The End of the Talent Premium

October 22, 2014 Samantha Wood

There was a time, not so long ago, when prospective employers would show their love for top talent by paying a premium to convince them to come on board.

In fact, it was almost assumed that if a senior, key position needed to be filled, it was necessary to pay a bit more to ensure you were getting someone with the same skill and experience as the person leaving. Now, it’s more likely that an organization looking to fill a key position will be trying to hire at the same or even less money than they were paying before. In so many ways, it appears we are witnessing the death of the talent premium.

This is an intriguing trend given current labor market conditions. Following the economic downturn in 2008, downsizing and bankruptcies resulted in a glut of talent that allowed many organizations to pick and choose candidates with virtually no pressure to pay a premium.

However, with most of the world’s economies reaching pre-recession levels, the labor market has shifted once again. There is no glut of talent out there waiting for an offer; most of the best people in any industry are otherwise occupied.

You would think that those conditions would herald the resumption of premium pay. In fact, the opposite has been true.

Why the reluctance to embrace a hiring philosophy that had, in better times, been successful in recruiting top talent?

Despite the fact that the global economy has recovered from its precipitous decline in 2008, there remains an underlying sense the whole house of cards could come crashing down at any moment. That fear of a return to economic decline, whether real or perceived, has sparked a high degree of caution in hiring and compensation.

Avoiding premium pay is also seen as a good insurance policy against bad hires. Most organizations have horror stories about throwing money at top talent only to find out later that he or she could not meet expectations. In these cautious, austere times, those anecdotes become prima facie evidence in the case against a talent premium.

If premium pay is not an option, what are organizations doing when they have a vacancy to fill?

First, many organizations are limiting their searches to internal candidates only. The theory is that by promoting internally, there is less pressure to immediately pay a premium.

Other organizations are bargain hunting, looking to fill key roles with candidates that have less experience than their predecessors; and therefore, lower expectations as far as salary and perks are concerned.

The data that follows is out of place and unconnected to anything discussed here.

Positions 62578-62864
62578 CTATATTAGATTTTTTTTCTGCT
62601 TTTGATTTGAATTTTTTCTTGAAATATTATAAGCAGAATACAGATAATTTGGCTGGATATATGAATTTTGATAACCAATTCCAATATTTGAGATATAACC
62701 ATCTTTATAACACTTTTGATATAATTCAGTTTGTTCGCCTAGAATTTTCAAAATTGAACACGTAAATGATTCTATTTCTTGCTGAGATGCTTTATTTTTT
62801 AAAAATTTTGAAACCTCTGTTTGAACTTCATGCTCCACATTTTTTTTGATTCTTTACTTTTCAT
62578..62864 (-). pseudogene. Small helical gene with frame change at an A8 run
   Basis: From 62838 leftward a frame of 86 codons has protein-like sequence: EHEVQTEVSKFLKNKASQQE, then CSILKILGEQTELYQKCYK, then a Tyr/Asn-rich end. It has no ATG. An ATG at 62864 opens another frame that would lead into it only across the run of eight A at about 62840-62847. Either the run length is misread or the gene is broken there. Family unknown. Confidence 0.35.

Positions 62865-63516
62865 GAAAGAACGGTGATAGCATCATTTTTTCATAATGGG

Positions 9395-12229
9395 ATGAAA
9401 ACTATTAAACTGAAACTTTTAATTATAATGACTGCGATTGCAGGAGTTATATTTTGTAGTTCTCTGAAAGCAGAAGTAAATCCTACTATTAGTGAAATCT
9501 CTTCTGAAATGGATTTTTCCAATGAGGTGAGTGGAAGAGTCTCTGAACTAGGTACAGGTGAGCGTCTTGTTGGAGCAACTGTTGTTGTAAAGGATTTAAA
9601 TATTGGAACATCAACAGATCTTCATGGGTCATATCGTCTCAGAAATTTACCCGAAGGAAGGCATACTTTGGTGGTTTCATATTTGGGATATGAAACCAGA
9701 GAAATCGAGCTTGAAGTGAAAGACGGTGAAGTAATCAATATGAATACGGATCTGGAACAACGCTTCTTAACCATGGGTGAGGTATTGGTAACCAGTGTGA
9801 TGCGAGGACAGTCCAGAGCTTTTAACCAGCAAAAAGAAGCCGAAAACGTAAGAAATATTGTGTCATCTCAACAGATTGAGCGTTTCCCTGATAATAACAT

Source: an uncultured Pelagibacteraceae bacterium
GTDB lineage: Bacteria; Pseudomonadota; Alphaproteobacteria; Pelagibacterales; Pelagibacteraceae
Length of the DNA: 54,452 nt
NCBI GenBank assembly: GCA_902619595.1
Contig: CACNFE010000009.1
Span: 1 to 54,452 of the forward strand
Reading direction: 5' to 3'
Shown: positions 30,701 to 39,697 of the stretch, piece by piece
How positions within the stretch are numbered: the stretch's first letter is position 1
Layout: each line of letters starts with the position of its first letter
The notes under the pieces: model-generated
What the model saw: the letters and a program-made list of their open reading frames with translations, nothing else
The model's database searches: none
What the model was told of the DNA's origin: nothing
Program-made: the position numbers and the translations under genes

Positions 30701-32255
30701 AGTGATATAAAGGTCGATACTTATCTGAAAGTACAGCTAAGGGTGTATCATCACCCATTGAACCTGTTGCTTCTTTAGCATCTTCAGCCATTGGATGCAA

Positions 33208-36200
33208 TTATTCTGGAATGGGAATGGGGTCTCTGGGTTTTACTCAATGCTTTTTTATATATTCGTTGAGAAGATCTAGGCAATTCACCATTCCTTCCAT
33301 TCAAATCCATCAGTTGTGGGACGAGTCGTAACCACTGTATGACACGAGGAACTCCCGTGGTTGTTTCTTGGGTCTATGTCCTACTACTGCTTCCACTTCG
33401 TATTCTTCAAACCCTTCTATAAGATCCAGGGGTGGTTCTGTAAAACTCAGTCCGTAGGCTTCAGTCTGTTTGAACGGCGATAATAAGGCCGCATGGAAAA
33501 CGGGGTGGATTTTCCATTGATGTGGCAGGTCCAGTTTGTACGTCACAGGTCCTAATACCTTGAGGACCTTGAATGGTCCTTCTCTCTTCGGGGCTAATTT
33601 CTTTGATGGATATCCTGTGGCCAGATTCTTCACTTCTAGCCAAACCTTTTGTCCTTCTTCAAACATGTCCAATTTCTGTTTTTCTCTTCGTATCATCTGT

There are risks inherent in both of these approaches.

Focusing solely on internal candidates will deny an organization valuable intelligence on the hiring market – who are the top talents in your industry, why are they successful, and what is the market rate for someone with proven credentials?

Meanwhile, bargain hunting does not necessarily produce long-term gains. When you lose skill and experience, there is a longer-term and negative impact on the bottom line.

Moreover, it’s important to remember that not all organizations have eschewed talent premiums. That means top talent in your industry is likely already aware if you pay a premium or not. That street-level intelligence could limit your ability to attract top talent.

If your organization is committed to holding the line on talent premiums, there are new strategies that can help many organizations thrive in these uncertain times.

The Compensation Succession Plan

In surveys and studies of top talent mobility, many candidates reveal that salary alone is not the only reason they will consider changing jobs. More and more of the most talented individuals are interested in organizational culture, opportunities for advancement, and other non-monetary benefits.

In that context, more organizations should consider building a Compensation Succession Plan (CSP) upfront during the recruitment stage.

This is a plan that spells out not only what a potential hire can expect at the front-end of their placement, but what will happen to their pay and other compensation if they remain with the organization and either meet or exceed expectations.

This approach can be perceived as risky, especially by organizations pre-occupied with concerns about bad hires. Putting a CSP down on paper will be viewed as contractually committing to compensation bumps regardless of performance.

However, a CSP can in fact go a long way to spelling out expectations and performance measurements. This means that not only will the organization have some protection against a bad hire, but also that the candidate will have a clear idea of what he or she has to do to earn premium pay down the road.

In the current labor market, it is proving more and more difficult to pry top talent away from their current engagements. The same lingering fear about the economy that has suppressed appetites for premium pay is causing many mid and senior-level candidates to cling to their current organizations.

Premium pay is definitely the best way to pry those people loose. However, a thoughtful and reasonable Compensation Succession Plan can become a valuable and effective middle ground in the search for top talent by providing a valuable inducement for the talent, and helping the recruiting organization gain some control over future performance.

About the Author

Samantha Wood

Samantha is the Director, Recruitment Solutions at Lee Hecht Harrison Knightsbridge. Throughout her search career, Samantha has developed an expansive network and meticulous approach to finding and attracting high caliber talent. She continually forms advisory relationships with her clients which have resulted in a track record of repeat client business.

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